Knowledge Management in Sri Lankan Indigenous Organizations: A Case Study on Mask Carving Industry

A. B. D.C . Gunaratne, T.G. D.V. Thudugala, V.N.M. Ranasinghe



Knowledge management is recognized as a prerequisite for the survival and progression of a society. Mainstream research is too focused on studying knowledge management practices in private and public sector organizations. It signifies a significant gap in the literature, in relation to knowledge management research in indigenous organizations especially in Sri Lanka. Sri Lanka is a country rich in diversified indigenous organizations which satisfy the economic and societal needs of local people since ancient times. Knowledge management practices of indigenous organizations were shaped and reshaped by the changes of Sri Lankan society. The purpose of this paper is to uncover knowledge management practices in the indigenous mask carving industry and examine the urgent need to build and preserve the indigenous intellectual capital of Sri Lanka to participate effectively in the knowledge economy. Consequently, the paper specifically examines knowledge creation, knowledge codification, knowledge sharing and knowledge forgetting of a well-known mask carving generation in Sri Lanka. Case study approach was employed to understand knowledge management practices where observation, semi-structured interviews, and visual methods were used to gather the required data. Folklore and traditional ceremonial chanting were interpreted. The case study reveals that, the tacit knowledge is the predominant form of knowledge in indigenous organizations therefore the effort taken to codify knowledge was limited. It further reveals knowledge sharing was restricted within the industry, leading to knowledge forgetting, which is the key barrier for the survival of indigenous organizations in the present volatile and turbulent environment. Finally, the paper suggests the urgent requirement to build, store and preserve indigenous knowledge for the survival and progression of Sri Lanka, before important elements in indigenous knowledge is irretrievably lost.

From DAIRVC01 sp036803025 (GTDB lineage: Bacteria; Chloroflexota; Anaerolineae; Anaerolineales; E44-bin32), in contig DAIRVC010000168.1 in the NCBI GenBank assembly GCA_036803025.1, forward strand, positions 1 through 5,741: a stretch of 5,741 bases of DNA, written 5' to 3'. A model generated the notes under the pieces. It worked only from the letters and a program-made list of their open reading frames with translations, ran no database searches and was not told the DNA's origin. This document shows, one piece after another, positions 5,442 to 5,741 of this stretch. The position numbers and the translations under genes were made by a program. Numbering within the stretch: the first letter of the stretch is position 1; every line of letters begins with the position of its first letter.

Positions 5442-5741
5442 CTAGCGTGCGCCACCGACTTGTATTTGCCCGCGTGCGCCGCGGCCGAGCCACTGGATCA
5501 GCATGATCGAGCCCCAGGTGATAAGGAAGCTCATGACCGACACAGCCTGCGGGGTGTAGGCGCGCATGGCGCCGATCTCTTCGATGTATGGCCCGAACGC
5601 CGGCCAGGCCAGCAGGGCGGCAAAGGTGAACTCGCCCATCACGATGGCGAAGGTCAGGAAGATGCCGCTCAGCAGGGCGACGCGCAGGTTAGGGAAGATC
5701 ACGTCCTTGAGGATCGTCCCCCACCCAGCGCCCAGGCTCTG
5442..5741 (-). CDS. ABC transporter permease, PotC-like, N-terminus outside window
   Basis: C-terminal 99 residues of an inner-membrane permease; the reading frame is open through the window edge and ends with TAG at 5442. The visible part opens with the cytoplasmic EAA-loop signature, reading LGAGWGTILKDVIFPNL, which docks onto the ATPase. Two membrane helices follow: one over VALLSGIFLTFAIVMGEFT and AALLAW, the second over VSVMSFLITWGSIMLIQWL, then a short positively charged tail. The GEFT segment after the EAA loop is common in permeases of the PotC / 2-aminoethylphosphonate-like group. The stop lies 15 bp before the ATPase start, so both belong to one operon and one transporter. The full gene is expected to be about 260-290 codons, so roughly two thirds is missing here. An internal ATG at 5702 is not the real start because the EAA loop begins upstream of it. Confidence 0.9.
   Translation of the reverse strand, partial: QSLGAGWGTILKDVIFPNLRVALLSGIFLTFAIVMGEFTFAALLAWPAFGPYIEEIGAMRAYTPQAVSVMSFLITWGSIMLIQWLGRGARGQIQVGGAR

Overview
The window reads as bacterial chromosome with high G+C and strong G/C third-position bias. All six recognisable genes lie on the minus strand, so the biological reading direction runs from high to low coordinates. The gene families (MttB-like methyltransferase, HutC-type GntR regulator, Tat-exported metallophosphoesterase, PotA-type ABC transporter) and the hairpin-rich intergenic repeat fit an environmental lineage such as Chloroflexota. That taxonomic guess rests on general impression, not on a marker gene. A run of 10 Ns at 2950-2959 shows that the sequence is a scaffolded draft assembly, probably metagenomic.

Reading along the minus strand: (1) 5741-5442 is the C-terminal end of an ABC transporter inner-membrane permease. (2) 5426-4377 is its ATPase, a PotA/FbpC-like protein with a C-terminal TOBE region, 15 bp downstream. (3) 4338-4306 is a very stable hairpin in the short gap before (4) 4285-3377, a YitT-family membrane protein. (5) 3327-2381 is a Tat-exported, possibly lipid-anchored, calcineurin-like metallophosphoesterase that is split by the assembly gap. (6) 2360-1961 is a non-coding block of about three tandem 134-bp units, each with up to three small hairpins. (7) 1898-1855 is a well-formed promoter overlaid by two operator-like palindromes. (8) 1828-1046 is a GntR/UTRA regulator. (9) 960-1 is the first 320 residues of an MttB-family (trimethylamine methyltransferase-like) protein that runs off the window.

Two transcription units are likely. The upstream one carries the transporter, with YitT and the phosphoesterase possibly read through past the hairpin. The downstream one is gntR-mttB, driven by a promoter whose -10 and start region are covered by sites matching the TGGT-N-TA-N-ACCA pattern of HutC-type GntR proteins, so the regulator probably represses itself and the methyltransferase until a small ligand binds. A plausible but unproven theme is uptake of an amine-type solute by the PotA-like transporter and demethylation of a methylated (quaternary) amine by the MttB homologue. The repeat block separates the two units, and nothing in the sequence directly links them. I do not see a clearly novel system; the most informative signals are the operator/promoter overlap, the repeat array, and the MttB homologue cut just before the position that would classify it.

Keywords: Knowledge management, Indigenous organizations, Mask carving, Sri Lanka

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Faculty of Management Studies & Commerce